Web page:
Tony Blankley | Could GOP Nominee be Chosen at Convention?

Here’s a thought: The GOP presidential primaries may well prove to be inconclusive, with the nominee actually being chosen at the convention in Tampa, Fla., in the fourth week of August next year.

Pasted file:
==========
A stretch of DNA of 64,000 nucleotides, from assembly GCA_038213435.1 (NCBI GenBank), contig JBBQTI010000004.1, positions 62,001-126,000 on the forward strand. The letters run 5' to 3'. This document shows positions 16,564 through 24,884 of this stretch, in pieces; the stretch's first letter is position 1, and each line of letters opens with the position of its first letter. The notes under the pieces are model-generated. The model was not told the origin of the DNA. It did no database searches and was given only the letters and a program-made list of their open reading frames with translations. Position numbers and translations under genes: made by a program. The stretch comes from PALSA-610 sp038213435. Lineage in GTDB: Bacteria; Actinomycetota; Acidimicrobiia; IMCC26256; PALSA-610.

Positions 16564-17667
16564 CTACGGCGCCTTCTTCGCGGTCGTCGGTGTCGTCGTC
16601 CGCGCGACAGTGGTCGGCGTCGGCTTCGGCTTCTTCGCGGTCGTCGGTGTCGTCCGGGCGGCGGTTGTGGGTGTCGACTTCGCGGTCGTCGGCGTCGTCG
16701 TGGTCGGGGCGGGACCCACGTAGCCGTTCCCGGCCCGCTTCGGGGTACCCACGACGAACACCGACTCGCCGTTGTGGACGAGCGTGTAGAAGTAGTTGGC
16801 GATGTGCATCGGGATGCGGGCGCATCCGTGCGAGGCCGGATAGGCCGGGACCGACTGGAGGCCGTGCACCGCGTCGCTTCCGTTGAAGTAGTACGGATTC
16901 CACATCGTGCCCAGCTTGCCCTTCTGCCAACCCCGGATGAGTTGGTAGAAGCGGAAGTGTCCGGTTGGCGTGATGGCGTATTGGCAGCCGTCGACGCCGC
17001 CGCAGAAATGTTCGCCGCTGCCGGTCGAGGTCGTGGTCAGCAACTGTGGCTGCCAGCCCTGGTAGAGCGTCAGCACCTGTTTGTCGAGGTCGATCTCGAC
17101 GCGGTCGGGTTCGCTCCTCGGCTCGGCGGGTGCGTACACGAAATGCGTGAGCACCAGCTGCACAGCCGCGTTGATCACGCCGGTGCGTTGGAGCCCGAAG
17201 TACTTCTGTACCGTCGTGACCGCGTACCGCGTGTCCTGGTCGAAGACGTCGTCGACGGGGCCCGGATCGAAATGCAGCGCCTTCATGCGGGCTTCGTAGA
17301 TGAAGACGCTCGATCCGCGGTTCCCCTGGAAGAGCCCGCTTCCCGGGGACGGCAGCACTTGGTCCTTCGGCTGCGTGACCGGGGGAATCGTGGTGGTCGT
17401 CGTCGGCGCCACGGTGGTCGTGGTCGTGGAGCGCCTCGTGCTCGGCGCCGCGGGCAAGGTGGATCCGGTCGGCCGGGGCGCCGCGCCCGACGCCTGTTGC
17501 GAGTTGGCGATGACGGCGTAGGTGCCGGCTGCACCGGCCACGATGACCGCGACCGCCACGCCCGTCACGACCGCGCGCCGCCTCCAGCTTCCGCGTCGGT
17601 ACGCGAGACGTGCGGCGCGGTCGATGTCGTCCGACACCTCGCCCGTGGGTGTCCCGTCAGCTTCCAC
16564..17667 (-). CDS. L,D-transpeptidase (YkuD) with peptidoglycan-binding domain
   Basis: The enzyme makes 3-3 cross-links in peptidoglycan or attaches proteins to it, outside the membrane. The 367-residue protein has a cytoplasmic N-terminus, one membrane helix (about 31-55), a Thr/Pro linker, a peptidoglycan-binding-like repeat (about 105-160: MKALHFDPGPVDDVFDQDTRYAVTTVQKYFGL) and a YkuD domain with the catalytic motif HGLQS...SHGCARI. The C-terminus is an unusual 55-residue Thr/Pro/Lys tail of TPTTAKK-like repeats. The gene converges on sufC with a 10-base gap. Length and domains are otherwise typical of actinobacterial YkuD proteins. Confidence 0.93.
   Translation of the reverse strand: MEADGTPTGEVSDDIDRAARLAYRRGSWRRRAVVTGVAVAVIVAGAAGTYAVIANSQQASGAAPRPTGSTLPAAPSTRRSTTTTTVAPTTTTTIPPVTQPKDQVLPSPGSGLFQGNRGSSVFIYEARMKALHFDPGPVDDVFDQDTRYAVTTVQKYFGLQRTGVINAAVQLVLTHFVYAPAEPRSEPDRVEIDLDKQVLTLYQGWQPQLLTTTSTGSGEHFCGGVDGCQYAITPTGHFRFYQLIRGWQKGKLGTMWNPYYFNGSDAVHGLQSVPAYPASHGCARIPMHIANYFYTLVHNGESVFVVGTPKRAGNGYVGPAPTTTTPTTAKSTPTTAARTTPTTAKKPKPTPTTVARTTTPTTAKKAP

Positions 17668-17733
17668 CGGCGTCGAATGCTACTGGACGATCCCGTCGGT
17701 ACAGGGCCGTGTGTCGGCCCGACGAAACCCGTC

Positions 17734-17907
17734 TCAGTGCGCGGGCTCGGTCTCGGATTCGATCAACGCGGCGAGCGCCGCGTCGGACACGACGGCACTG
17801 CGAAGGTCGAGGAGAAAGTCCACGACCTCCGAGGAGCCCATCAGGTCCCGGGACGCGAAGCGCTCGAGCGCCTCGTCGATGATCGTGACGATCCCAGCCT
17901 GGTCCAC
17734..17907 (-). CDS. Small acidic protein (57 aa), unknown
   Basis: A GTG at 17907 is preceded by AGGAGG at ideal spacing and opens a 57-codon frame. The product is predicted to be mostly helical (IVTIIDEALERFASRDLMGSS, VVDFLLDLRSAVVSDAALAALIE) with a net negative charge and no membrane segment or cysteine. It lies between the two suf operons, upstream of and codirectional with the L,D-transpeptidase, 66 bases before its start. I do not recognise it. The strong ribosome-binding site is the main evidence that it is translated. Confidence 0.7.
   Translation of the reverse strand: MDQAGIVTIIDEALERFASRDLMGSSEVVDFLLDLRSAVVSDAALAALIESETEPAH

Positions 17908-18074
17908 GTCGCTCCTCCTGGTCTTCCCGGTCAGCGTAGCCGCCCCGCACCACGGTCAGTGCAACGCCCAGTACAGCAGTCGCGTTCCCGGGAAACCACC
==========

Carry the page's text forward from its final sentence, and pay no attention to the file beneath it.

True, it has been generations since a presidential nominating convention actually made that decision, although, admittedly, this idea pops up every four years. The last GOP contested convention that went beyond the first ballot was in 1948, when Thomas Dewey was chosen on the third ballot — and went on to lose to Harry Truman. For the Democrats it was in 1952, when Adlai Stevenson was also chosen on the third ballot — and also went on to lose, to Dwight Eisenhower. The longest was the Democratic convention of 1924 that went on for over two weeks and took 103 ballots to nominate John Davis, who lost to Calvin Coolidge.

 

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